For More WHOSOEVER HOLDS THIS HAMMER check out the archives.

I was speaking with my uncle and father and they were reminiscing about the dark day in 1962 when comic books jumped from ten cents each to twelve cents. This was a shocker to the youth of the day; a twenty percent increase was not in anyone’s price range. Their story also illustrated that even back in 1962 fanboys could be cheap jerks.

Now twelve cents seems a paltry sum by today’s current cover price of $3.99, but their story got me thinking about how much we pay for comic books, and how we probably are being overcharged.

As usual I decided to do some research into the matter. I took a look at the regular cover price for comic books from 1961 until today. For the purpose of academic integrity I only looked at the cover prices of normal comic books; no annuals, super-sized, prestige format-type comics were examined. Here is what I found

Year Cover Price % Increase from previous price
Prior to 1962: $        0.10
1962–1969: $        0.12 20%
1969–1971: $        0.15 25%
1971–1974: $        0.20 33%
1974–1976: $        0.25 25%
1976–1977: $        0.30 20%
1977–1979: $        0.35 17%
1979–1980: $        0.40 14%
1980–1981: $        0.50 25%
1982–1985: $        0.60 20%
1985–1986: $        0.65 8%
1986–1988: $        0.75 15%
1988–1991: $        1.00 33%
1992–1995: $        1.25 25%
1995–1996: $        1.50 20%
1996–1997: $        1.95 30%
1997–2000: $        1.99 2%
2000–2005: $        2.25 13%
2005–2006: $        2.50 11%
2006–2008: $        2.99 20%
2009-2010: $        3.99 33%

So you can see that the three biggest price jumps occurred in 1971, 1988, and 2009. That’s right team, one of the biggest jumps in pricing came in 2009 in middle of the greatest economic crisis since the Great Depression. Most likely reason: people with real financial problems can’t by comic books anyway, so we might as well gouge those nerds that still have jobs.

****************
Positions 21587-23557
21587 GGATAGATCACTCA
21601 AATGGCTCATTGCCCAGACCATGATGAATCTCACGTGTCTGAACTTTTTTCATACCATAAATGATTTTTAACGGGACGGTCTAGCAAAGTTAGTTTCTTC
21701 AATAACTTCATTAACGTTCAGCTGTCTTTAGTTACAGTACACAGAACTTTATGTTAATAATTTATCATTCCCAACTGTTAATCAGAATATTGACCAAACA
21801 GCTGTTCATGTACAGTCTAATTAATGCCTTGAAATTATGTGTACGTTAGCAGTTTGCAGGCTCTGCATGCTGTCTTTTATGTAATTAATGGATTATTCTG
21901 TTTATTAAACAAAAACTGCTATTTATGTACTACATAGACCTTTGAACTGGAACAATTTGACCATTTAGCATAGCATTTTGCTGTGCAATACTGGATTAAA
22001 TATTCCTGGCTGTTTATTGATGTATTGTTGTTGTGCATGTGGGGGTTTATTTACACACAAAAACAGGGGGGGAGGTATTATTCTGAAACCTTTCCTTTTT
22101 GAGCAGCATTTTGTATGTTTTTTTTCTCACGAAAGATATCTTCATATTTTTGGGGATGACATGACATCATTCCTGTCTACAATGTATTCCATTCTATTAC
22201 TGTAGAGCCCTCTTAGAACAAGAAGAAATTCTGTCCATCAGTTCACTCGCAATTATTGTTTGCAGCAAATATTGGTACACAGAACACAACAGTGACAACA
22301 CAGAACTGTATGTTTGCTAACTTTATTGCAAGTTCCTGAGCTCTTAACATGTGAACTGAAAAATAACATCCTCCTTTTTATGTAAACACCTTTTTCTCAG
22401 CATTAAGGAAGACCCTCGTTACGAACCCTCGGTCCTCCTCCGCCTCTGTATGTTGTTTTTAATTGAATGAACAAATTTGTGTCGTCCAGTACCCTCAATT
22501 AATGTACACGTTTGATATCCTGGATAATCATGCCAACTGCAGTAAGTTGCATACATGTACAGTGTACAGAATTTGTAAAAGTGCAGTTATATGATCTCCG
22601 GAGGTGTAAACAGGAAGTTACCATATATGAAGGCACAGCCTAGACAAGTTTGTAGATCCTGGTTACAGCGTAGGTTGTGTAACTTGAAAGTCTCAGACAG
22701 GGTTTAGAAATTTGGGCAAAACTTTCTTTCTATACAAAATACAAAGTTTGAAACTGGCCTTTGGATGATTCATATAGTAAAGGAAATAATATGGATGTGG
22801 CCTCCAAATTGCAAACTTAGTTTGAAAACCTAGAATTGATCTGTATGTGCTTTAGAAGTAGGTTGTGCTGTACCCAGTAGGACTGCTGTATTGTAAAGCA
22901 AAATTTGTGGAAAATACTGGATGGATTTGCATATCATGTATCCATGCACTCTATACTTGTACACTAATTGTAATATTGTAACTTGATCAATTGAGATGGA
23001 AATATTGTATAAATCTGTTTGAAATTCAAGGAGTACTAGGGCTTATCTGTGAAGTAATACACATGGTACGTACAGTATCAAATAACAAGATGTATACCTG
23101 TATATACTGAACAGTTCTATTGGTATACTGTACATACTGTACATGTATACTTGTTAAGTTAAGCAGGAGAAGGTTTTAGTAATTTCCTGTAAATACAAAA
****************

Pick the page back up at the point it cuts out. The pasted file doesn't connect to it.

If we use the Bank of Canada’s handy-dandy inflation calculator we see that $0.12 in 1962 costs $0.88 in 2010 money. I’ll let that sink in for a minute. That’s right true believers, if everything else was equal we should be paying $0.88 per comic book not $3.99. The entire industry is giving a Galactus-sized middle finger to the Consumer Price Index. At this rate in 10 years the only people that will be able to afford comic books will be Bruce Wayne and Tony Stark.

The picture gets worse when you look at the minimum wage during each decade (apologies to other provinces and countries, but I need to use Ontario data here). In 1965 minimum wage was $1 per hour, so you needed to work for seven minutes to buy a comic book. Today minimum wage is $10.25 and you need to work 23 minutes to buy a comic book. Nerds of today need to work three times as long to buy what their parents had forty years ago (and there are fewer words in today’s comics). Please feel free to use this statistic the next time some baby boomer tells you that your generation has it easy (then for the geek-worthy finisher explain how the Ultimate Nullifier works).

I think you turn it topwise, squeeze and then sort of knuckle it counter clockwise.

However, there are numerous differences between 1962 and 2010. Writers and artists are paid way more than they were back in 1962 (now that comic book bullpens are no longer soviet-era gulags of indentured servitude), paper is of better quality, and distribution is way down. All of these factors (coupled with Marvel and DC’s need to make as much profit as possible) contribute to the very high cost of the comic book today.

So what should the industry do? Creators deserve to have a decent wage and increased production values help in making the medium acceptable to mainstream audience, but more should be done to reduce the price of an issue.

First off, I would scale back the quality of paper. It should be better than the birdcage liners from yesteryear, but we aren’t trying to preserve Picasso’s Guernica here. DC has been doing great stuff lately with their trade paperbacks. They have good paper, but it isn’t some kind of glossy card stock and this helps the costs stay low.

Secondly, I would have more advertising per issue. Fans won’t care if there is more advertising as long as the cost is kept low.  Also, when a company reprints the issue in trade paperback form they should include the ads again. Trades come out so fast that many of the advertisements could still apply or could be advantageous to the advertiser. For example, if I am advertising an upcoming movie in a comic book I could advertise the DVD release by the time the trade paperback is out.

As I have mentioned many times before comic books are a very expensive form of entertainment in terms of per hour value. The industry should be looking at reducing the cost of the product while increasing the quality to get more readers interested. After all, once readers love Super-Man and Iron-Man you can make more money on toys and movies than you ever could with print materials. Comic books should merely be the gateway to more serious spending of superfluous nerd dollars.

Anthony Falcone is a freelance writer living in Toronto and he doesn’t hate the player he hates the game. If you have need of his services you can reach him at falcone.anthony@gmail.com. You can also view his elegant words of prose at www.thenerdalert.blogspot.com.